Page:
Submitter: A whole new world opened up for me on reading this book. Bits of it, I must admit, got under my skin and filled me with awe and wonder. It appears the word sausage is derived from the Latin ‘salsus’ meaning salted and consequently, preserved meats. I discovered rather unpleasantly sounding things like ‘bologna’ and ‘scrapple’. This latter product is of Dutch origin, though I read that it was common in the United States, where it enjoys great popularity as a breakfast dish, fried, preferably in deep fat. It seems that the English would not take to it unless the name was changed from scrapple to something like ‘Breakfast slice’ or ‘Wheatmeat’ to hide its rather unsavoury constituents. They are a lightly cured pigs head, pork rinds and blanched pork livers. However the wurst was yet to come in chapter 17 under the title of Utilization of Waste. It appears that the only part of a pig not used in sausages and small goods is its squeak, or grunt, depending on its age. All the rinds, trimmings and odd bits with strange names are rendered down into brawns, meat pastes and potted savoury spreads. Sounds awful.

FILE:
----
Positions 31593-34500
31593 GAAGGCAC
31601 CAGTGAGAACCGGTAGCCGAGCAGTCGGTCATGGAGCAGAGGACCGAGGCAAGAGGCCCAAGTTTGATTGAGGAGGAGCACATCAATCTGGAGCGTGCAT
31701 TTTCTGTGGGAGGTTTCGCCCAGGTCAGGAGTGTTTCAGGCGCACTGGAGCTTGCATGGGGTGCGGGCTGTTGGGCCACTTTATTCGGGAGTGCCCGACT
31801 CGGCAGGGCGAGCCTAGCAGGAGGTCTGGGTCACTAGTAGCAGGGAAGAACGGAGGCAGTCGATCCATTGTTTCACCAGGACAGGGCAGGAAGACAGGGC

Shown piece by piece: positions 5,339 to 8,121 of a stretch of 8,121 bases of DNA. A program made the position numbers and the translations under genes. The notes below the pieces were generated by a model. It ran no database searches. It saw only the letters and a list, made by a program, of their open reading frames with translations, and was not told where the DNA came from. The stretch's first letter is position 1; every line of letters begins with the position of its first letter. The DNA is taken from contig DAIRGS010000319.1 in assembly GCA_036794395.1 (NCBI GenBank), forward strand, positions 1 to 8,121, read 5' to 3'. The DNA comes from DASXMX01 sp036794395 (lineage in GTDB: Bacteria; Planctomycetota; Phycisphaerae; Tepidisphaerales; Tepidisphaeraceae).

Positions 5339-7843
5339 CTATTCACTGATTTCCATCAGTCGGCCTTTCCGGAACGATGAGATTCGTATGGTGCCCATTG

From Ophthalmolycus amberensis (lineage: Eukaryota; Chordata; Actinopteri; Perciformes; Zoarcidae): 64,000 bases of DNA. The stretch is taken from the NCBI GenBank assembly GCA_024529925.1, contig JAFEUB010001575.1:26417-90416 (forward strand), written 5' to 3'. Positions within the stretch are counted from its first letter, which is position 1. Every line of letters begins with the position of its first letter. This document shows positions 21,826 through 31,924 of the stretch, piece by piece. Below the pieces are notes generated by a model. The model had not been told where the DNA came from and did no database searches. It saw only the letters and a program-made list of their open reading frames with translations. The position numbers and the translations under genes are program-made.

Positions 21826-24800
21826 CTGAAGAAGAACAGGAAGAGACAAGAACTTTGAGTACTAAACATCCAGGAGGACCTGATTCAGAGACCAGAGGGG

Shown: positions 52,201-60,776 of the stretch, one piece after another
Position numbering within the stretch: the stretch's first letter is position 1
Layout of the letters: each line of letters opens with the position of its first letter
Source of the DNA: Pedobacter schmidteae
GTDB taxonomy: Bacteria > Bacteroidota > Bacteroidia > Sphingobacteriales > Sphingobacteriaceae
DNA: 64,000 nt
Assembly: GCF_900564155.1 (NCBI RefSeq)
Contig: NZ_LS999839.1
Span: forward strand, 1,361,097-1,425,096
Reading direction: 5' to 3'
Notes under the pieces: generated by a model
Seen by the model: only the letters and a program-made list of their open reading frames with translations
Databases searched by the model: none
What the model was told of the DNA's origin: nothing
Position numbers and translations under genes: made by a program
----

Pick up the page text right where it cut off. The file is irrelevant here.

Holly: “The Wurst was yet to come!” Ha! I’ve heard of scrapple, but I was under the impression that it was something that Amish people were into. (And I was right!) What I didn’t realize was that bologna was a) a sausage and b) not an international thing. I can see why it isn’t, though. Ick.